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Iran's Cyber Spies Looking to Get Personal


Stuart Davis, a director at one of FireEye's subsidiaries, stands in front of a map of Iran as he speaks to journalists about the techniques of Iranian hacking, Sept. 20, 2017, in Dubai, United Arab Emirates.

Iran appears to be broadening its presence in cyberspace, stealing information that would allow its cyber spies to monitor and track key political and business officials, including some in the United States.

A new, U.S. intelligence report released Tuesday warned Iranian cyber actors "are targeting U.S. Government officials, government organizations, and companies to gain intelligence and position themselves for future cyber operations."

The latest Worldwide Threat Assessment also said Tehran has been preparing to use such information for a range of possible cyber attacks against the U.S. and its allies, though it did not share specifics.

Fears about Iran's growing prowess in cyberspace are not new, but the new assessment from the U.S. intelligence community echoes concerns voiced by private cybersecurity firms, which have pointed out a growing number of attacks by Iranian-linked actors targeting databases that contain personal information.

"They are targeting a number of telecommunication and information technology entities and really going after just large amounts of PII [personally identifiable information]," said Cristiana Kittner, a senior analyst with FireEye.

"Once in the network, they're looking at phone logs and employee records and airline records," she said.

In one attack, Iranian hackers went after visa and passport information, searching through keystroke logs to try to get at the information.

"Our assessment is that the PII is being stolen both for general surveillance as well as for specific targets, including high profile people and potentially political individuals and those who have significant roles in strategic affairs related to the country."

The main culprit, according to FireEye, is a group known as Advanced Persistent Threat 39, or APT 39. Active since 2014, FireEye maintains the group has been working "in support of Iranian national interests," showing an ability to hits targets across the Middle East and beyond.

"APT 39's focus on the widespread theft of personal information sets it apart from other Iranian groups," FireEye said in a report released Tuesday.

FILE - A man types into a keyboard during the Def Con hacker convention in Las Vegas, Nevada, on July 29, 2017.
FILE - A man types into a keyboard during the Def Con hacker convention in Las Vegas, Nevada, on July 29, 2017.

Most of the companies that have been targeted by APT 39 are in the Middle East -- Saudi Arabia, Iraq, Egypt, Turkey and the United Arab Emirates. The group's pursuit of telecommunications and travel industry data have led it further afield.

FireEye said companies in Norway, South Korea, Australia and the United States may also have been affected, warning that the group's activity "showcases Iran's potential global operational reach."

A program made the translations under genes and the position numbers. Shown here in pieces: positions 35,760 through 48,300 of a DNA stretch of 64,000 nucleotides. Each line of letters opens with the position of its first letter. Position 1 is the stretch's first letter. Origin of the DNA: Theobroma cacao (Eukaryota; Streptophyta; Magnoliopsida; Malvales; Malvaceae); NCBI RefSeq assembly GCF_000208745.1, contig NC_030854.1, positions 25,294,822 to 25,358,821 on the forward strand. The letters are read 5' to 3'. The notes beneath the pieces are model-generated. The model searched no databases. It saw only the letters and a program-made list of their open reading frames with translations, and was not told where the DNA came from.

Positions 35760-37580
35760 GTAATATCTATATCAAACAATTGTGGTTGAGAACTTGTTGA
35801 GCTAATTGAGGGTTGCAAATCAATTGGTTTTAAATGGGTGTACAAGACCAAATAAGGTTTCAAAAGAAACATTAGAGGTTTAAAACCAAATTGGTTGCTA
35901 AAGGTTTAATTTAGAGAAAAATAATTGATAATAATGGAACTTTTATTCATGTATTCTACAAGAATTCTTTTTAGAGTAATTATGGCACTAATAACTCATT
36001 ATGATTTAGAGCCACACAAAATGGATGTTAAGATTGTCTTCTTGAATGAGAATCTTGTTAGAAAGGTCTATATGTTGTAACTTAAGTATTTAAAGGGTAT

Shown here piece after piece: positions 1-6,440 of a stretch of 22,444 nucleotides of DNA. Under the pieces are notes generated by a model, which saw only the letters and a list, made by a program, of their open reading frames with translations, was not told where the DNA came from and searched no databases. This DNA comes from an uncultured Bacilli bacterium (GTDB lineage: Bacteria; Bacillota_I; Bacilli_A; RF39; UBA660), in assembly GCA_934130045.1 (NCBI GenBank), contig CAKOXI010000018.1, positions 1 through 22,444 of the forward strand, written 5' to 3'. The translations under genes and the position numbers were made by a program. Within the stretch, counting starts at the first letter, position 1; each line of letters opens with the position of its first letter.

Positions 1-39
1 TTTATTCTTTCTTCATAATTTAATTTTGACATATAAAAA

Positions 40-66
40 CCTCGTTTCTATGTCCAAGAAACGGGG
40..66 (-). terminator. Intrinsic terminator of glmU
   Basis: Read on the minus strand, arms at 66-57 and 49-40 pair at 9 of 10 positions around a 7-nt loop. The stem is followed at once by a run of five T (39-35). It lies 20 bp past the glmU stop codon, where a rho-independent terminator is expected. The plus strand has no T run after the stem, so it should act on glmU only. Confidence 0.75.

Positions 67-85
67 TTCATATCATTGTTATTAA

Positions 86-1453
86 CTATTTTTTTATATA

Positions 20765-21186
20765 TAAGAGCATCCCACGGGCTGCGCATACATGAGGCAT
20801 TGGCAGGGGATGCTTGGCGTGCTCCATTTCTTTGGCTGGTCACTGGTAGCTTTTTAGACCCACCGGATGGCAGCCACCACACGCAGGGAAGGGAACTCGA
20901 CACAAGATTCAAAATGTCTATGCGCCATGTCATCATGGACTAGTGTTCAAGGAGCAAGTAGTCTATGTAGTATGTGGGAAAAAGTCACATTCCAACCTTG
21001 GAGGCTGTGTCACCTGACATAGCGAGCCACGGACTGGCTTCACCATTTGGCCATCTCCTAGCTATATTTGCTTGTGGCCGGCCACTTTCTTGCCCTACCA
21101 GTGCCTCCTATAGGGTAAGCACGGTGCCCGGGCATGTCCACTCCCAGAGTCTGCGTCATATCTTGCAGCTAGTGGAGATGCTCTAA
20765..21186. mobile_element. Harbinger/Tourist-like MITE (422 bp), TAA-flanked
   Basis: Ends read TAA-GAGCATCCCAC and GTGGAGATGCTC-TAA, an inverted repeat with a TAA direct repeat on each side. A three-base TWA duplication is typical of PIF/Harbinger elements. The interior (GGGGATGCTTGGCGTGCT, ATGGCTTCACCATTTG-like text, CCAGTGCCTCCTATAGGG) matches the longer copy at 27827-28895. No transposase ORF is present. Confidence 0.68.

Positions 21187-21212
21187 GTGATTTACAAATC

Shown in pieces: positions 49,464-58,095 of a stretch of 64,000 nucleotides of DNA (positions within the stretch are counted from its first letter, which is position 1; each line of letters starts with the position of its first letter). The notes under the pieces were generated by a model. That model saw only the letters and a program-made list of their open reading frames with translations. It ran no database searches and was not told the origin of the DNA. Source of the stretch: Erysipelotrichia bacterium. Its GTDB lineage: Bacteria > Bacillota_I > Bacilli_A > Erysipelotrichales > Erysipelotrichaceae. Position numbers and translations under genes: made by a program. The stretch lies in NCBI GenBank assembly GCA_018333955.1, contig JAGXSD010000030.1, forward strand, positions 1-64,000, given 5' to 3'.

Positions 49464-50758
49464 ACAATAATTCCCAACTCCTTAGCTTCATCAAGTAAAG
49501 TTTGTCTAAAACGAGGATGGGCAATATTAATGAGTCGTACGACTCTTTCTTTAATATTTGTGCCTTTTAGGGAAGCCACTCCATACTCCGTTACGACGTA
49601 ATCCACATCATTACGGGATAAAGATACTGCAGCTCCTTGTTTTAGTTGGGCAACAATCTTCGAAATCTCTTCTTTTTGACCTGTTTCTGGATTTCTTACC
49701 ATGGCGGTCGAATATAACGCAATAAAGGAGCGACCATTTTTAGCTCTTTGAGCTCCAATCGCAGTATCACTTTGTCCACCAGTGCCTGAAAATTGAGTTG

Much of APT 39's activity aligns with that of the Iranian-based cyber group known as Chafer, which was identified by the cybersecurity Symantec in 2015, and which has also focused on the telecommunications, travel and IT industries.

"Chafer has become notably more ambitious," Symantec told VOA in a statement. "Over the past two years, the group moved their attacks up the supply chain in the industries they typically target, and these supply chain attacks may allow Chafer to reach a broader set of victims in each industry they target."

Other experts and analysts worry advances by APT 39 and Chafer show that Tehran, already a formidable actor in cyberspace, has further refined its cyber espionage doctrine and will soon find more ways to use cyber spying to gain an advantage, economically and politically.

"Iran's leveraging these capabilities in order to identify suppliers…where they're shipping certain things to," said David Kennedy, the chief executive officer at the IT security consulting firm TrustedSec. "They may have the ability to snag individuals or pick them up."

"The methods that they use are very effective for going against a lot of different companies," added Kennedy, who previously served with the U.S. National Security Agency and with the Marine Corps electronic warfare unit.

European officials, meanwhile, worry that this is just the start, and that Iranian cyber actors are only going to get more ambitious as the U.S. and Western powers increase pressure on Tehran in response to its missile tests and nuclear activity.

"Newly imposed sanctions on Iran are likely to push the country to intensify state-sponsored cyberthreat activities in pursuit of its geopolitical and strategic objectives at a regional level," the European digital security agency warned in a report Monday.

This past November, the U.S. indicted two Iranian hackers for using the SamSam ransomware to extort millions of dollars from U.S. municipalities, hospitals and other public institutions.

And in March of last year, U.S. prosecutors charged nine Iranian hackers with penetrating the computer networks of hundreds of universities and institutions to steal research material.

VOA's Masood Farivar contributed to this report